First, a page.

Ex-soldier who survived suicide attempt has apologised to those who witnessed it & thanked those who helped him

An ex-soldier who survived jumping in front of a train has apologised to those who witnessed his attempted suicide and thanked those who helped him.

Perry Tatler, 29, kissed his two young children goodbye for what he believed was for the last time before heading to the train station.

Despite throwing himself in front of a train, he lived to tell the tale and is encouraging others to seek help if they feel suicidal.

The dad-of-two remains in hospital five months on, having sustained a broken back, shoulder and ribs, and a bleed on the brain.

But he is walking again with the aid of crutches and a back brace, and now feels ready to thank those who helped him.

Perry said: “When you get that low you feel like you’ve got no other choice. That’s how the demons make you feel.

“It sounds really bad but I don’t regret doing it as it’s made me appreciate life more.

“But I do want to say sorry to the people who were there on the platform at the time, and the train driver. I didn’t want to put any harm onto anyone else mentally.

“I also want to say thank you to the emergency services who I have a new respect for, as I do all the nurses who have looked after me.”

Perry served in the Army for five years, and two months into a tour serving in Afghanistan in 2011 he was shot in both legs during a routine patrol.

He was medically discharged from the Army two years later and had been diagnosed with PTSD which he had been receiving support for.

However, after returning back to civilian life he believed he could deal with his issues without help.

Perry said: “The injuries I suffered in Afghanistan were more mental than physical because luckily both bullets went straight through my legs rather than hitting my main arteries or bone.

“I physically recovered from the injuries but about a year after the incident I didn’t want to go out or do anything.

“When I was discharged from the Army I thought I could deal with it myself.”

In 2017 Perry moved to Torquay, Devon with his ex-partner and held down a security job at Exeter Prison while his mental health deteriorated.

After Christmas 2017 things started getting worse.

“I put a smile on my face and all my work colleagues thought I was happy but it was all false,” he admitted.

“Being a man I just bottled it up. I felt so low and helpless to the point I didn’t think I could take it anymore.

“I kissed them goodbye which was the hardest thing knowing what I was going to do,” he said.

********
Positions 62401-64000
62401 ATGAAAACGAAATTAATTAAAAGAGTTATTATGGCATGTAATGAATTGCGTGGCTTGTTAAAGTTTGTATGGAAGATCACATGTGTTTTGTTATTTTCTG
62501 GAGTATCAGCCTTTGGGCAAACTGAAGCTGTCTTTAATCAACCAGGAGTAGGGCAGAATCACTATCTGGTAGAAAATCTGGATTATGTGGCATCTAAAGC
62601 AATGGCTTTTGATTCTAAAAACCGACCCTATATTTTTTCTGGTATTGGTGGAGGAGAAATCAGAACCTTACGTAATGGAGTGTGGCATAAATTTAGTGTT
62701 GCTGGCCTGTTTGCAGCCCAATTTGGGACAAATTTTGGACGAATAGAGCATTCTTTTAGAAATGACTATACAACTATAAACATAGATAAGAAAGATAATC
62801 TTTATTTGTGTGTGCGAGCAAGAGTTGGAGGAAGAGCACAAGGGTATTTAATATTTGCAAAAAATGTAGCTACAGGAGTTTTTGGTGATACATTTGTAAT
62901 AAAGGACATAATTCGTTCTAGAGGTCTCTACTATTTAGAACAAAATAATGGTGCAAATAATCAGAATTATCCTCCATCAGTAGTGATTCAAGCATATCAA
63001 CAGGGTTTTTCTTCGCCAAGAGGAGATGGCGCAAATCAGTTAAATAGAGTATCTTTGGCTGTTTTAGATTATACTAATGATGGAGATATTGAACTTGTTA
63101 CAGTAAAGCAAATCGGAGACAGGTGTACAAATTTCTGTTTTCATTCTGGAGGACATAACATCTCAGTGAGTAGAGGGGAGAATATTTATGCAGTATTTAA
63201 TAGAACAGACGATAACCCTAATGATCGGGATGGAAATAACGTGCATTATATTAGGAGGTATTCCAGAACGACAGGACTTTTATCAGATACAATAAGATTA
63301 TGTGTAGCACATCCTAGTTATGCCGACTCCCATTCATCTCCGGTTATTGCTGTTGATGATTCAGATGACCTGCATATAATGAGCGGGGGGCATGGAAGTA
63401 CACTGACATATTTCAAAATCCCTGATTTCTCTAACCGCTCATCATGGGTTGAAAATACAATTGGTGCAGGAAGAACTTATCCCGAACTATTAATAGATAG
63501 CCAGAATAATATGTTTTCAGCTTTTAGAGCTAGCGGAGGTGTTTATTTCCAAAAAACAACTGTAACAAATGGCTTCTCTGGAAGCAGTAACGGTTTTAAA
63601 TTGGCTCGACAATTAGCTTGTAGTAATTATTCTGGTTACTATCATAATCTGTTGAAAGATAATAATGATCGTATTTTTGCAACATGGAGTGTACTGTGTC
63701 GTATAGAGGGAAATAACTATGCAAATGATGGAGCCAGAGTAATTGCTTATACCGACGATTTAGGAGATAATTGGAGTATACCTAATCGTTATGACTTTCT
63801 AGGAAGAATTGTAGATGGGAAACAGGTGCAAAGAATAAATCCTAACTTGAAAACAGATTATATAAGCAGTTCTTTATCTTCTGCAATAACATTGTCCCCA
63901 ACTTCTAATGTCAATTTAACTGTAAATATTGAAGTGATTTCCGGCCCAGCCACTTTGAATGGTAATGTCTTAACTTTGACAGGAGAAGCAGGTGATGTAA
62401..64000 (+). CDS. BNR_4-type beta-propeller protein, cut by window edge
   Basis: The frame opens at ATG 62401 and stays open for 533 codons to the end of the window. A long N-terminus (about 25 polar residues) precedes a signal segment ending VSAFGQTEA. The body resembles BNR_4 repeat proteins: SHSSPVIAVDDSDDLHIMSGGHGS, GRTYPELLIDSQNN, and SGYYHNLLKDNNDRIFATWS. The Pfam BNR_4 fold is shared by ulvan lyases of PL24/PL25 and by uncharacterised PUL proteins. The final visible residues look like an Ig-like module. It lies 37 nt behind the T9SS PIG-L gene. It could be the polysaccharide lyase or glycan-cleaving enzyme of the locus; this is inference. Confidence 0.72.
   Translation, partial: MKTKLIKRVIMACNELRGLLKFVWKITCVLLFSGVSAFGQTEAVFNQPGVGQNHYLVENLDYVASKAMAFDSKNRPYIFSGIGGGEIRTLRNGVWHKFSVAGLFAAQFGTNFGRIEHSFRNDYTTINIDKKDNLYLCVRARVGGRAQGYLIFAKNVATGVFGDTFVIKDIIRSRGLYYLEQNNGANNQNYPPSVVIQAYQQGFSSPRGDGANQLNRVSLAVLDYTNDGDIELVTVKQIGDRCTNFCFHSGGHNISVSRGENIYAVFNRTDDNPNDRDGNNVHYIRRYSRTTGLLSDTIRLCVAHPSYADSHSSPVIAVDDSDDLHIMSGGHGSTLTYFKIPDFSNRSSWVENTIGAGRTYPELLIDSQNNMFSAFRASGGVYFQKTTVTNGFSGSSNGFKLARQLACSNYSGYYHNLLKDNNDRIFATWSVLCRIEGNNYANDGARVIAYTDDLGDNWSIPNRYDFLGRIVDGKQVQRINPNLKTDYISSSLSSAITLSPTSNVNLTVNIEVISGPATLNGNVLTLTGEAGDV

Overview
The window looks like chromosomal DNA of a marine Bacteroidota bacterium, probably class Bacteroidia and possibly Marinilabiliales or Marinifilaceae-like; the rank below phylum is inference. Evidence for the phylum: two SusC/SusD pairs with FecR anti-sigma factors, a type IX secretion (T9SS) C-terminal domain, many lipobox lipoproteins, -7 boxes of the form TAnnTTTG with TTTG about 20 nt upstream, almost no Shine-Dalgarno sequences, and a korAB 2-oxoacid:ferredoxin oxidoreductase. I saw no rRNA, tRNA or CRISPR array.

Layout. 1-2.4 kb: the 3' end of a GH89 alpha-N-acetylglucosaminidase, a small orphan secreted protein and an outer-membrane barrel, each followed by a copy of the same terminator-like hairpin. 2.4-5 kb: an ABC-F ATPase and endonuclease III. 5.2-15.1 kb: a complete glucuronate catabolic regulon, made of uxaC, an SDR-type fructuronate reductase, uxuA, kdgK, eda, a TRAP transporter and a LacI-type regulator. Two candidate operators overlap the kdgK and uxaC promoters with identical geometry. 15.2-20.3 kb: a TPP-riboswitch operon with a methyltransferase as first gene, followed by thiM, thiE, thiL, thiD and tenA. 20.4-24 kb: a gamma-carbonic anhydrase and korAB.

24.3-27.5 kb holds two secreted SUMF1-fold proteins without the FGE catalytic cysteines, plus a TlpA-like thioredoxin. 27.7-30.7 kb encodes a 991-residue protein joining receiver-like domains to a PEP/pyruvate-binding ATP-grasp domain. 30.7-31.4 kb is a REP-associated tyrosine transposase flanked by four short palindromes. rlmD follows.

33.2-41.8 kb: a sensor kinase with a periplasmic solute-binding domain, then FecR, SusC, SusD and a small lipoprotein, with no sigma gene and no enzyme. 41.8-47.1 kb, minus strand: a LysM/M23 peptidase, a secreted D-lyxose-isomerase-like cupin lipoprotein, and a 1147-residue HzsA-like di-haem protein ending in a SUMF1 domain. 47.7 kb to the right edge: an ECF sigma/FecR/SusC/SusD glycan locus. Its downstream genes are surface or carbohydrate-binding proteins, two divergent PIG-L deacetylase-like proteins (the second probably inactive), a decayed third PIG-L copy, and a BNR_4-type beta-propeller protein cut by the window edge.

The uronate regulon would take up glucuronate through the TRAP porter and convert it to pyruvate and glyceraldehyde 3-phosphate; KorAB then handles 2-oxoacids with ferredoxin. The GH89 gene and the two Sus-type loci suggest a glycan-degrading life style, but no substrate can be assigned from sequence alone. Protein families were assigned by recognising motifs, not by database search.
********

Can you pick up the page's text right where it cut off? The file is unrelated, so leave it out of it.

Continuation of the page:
“I then remember everything such as walking down to the train station and walking to the end of the platform.

“I don’t remember seeing anyone but I have been told there were lots of people who saw me jump in front of the train, including children which I feel really bad about.

“I didn’t want them seeing that kind of thing but I didn’t even realise they were there. It wouldn’t have stopped me though if I did because at that low point nothing else matters.

“My dad, who has passed away, must have been looking after me that day because I’m still here and I’m not missing any limbs.”

During the incident on April 7, two air ambulances landed at nearby Torquay Rugby Club and train services through the station were suspended for more than two hours.

Perry was rushed to Plymouth’s Derriford Hospital where he stayed for a month until he was transferred to a hospital in Brighton to be closer to his family.

Currently he has to use crutches to walk and a brace around his body to support his back.

He doesn’t know when he will be well enough to leave hospital but plans to rebuild his life again with the continued support of ex-military services and charities.

Making a direct appeal to other young men to talk about how they are feeling and to seek help that is out there, Perry said: “There is a way through the dark patches, and there is help out there if you try to find it.

“I would also encourage people to ask people if they’re okay.

“I hope to make a full recovery and to be the best dad to my to beautiful children.”


Since you’re here …

Real, independent, investigative journalism is in alarming decline. It costs a lot to produce. Many publications facing an uncertain future can no longer afford to fund it. This means journalists are losing the ability to hold the rich and powerful to account.

We do not charge or put articles behind a paywall. If you can, please show your appreciation for our free content by donating whatever you think is fair to help keep TLE growing.

Every penny we collect from donations supports vital investigative and independent journalism. You can also help us grow by inviting your friends to follow us on social media.

Donate Now Button

Leave a Reply